Osteoporosis – Updated

(As you know, I am not a medical professional and anything I talk about is my own opinion and I may back it up with information from the sites I frequent. Please make sure you talk to your medical team for any professional opinions you may need.)

What is Osteoporosis and how can I avoid getting it?

According to Healthline.com, Osteoporosis is a bone disease where the bone loses strength and density because the spaces have increased within the bone (as seen in the images above). This often occurs in people of any age, but is more common in adults (especially women) over the age of 50 and some men over 70. These people have the unfortunate possibility of breaking bones, especially hips, ribs, wrists and spine. Not something any of us want to experience! Hips, in particular, are a serious issue as once the hip is broken other conditions can set in which can have fatal results.

Unfortunately, you probably won’t know you have osteoporosis unless something happens to a bone, but there are some early symptoms that might appear, such as receding gums, weakened grip strength, and/or weak and brittle nails. And without some kind of treatment, it can worsen because bones will get thinner and weaker, increasing the risk of fracture.

Some causes of this disease are: age, menopause, medical conditions, and medications. Your risk factors increase if you are: female; an older adult; Caucasian or Asian; have a family history of osteoporosis; poorly nourished; inactive; a smoker; on certain medications; someone of low body weight and small-boned framed. Improving your diet and starting an exercise program can have positive effects on your bone health.

There are many medications that can help, but those things I leave up to you and your medical team to both suggest and take appropriate action with. Your doctor/medical professional may suggest increased intake of calcium and vitamin D. Please be careful with the addition of calcium to your diet as there are known unwanted side effects that can happen with this supplement, including additional risk of heart attack/stroke, and kidney stones. The prescription medications can also have some nasty side effects, so it is prudent on your part to make sure to discuss these with your medical team.

There are also natural treatments for Osteoporosis in the supplement area, such as red clover, soy (maybe not for ladies in particular), and black cohosh. Make sure to speak with your medical team/pharmacist to ensure you aren’t taking something that could either interact with these supplements, or that could have other unwanted side effects.

To check for osteoporosis, you can have a bone density test that your doctor can arrange. The test is called a bone densitometry, or dual-energy X-ray absorptiometry (DEXA) that uses X-rays to measure your bone density in your wrists, hips, or spine. The test only takes about 10-30 minutes and is totally painless. I’ve had several of these over my life time.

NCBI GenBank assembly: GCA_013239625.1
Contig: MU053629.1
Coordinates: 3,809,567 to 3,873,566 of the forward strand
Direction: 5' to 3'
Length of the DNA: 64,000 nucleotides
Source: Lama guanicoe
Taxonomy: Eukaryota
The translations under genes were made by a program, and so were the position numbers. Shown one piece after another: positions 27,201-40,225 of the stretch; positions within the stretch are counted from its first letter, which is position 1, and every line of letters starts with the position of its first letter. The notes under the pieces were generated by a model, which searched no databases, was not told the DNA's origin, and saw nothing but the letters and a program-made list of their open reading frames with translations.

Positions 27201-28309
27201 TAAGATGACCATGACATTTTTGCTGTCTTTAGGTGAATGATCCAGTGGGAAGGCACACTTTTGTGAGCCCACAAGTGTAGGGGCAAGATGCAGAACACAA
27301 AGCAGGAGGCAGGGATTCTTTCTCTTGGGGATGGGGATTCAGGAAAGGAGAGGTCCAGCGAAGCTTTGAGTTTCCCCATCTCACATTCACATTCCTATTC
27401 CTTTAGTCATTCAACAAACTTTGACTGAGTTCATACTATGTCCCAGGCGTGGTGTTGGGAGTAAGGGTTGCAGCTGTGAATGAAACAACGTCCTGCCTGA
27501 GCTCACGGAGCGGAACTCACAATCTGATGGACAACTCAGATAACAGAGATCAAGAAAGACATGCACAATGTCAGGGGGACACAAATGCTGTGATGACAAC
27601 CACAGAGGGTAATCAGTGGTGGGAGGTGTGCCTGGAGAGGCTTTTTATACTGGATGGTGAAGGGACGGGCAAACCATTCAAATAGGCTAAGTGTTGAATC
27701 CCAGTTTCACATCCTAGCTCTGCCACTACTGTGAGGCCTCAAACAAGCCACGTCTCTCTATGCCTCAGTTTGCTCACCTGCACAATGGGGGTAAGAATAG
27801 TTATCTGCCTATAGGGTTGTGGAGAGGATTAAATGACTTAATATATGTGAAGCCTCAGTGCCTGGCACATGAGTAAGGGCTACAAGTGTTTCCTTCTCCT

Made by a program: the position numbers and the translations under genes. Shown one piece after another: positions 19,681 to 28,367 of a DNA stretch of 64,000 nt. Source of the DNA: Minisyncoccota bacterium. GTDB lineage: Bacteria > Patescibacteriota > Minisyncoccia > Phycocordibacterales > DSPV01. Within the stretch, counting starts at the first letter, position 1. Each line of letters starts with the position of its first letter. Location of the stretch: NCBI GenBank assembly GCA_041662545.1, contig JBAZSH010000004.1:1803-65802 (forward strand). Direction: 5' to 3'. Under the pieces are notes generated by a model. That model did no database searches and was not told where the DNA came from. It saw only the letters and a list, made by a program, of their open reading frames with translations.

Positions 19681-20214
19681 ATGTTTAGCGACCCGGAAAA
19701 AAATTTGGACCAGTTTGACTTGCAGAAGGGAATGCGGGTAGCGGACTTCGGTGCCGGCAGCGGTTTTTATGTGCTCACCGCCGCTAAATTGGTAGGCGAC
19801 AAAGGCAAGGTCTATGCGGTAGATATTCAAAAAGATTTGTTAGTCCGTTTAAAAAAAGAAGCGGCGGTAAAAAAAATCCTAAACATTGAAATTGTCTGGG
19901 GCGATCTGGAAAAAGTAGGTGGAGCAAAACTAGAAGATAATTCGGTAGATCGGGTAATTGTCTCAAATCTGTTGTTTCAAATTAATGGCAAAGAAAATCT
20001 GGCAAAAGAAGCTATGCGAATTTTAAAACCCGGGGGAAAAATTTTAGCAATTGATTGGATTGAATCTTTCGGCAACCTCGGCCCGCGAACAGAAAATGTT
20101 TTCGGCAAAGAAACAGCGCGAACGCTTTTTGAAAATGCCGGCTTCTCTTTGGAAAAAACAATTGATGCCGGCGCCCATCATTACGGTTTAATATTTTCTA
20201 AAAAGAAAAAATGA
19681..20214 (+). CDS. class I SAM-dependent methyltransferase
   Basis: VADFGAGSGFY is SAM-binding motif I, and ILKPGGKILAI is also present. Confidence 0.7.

Dietary wise, you can help strengthen your bones by including natural calcium and vitamin D from your food sources, as well some other nutrients to help bone health are protein, magnesium, vitamin K, and zinc. You can go to Dr. Axe’s web site for an Osteoporosis diet plan with the appropriate foods and some natural treatments to help you. Some of the foods include: raw cultured dairy like Kefir, yogurt, raw cheese; wild-caught fish such as salmon; sea vegetables like nori, wakame, agar, or kombu that are high in minerals critical for bone formation; green leafy vegetables that are full of vitamin K and calcium; and alkaline foods such as plenty of fruits and vegetables because your osteoporosis could be caused by an acidic body environment and these promote a more alkaline environment. I regularly consume collagen in my water to help with bone, skin, hair and nails.

Exercise is vital in helping maintain your bone density. Some of these include: climbing stairs; resistance training like leg presses, squats, push-ups; weight training using resistance bands, dumbbells, or resistance exercise machines. But, please make sure to check with your medical team to ensure it is OK to do these or any type of exercise.

How can you prevent osteoporosis? Unfortunately, once this disease gets started, it’s not that easy to correct, if at all. It can be prevented by getting plenty of calcium and vitamin D; do weight bearing exercises, stop smoking (if you currently do); and for women in particular, find out if hormone therapy is appropriate for you.

Update – Feb. 2019: With stem cell therapy becoming more common these days, it seems it might provide a solution for some people with this condition. Always check with your medical team when thinking of doing anything with your body!

I hope this information is of some value to you. I know it sure is for me and some of my friends and family.

Have a wonderful rest of your day and week ahead.



Author: Louise Gagne

I'm a retired senior who has found out that my diet was causing a number of health issues. Since becoming aware of this, I have decided to create this blog to help others in similar circumstances,

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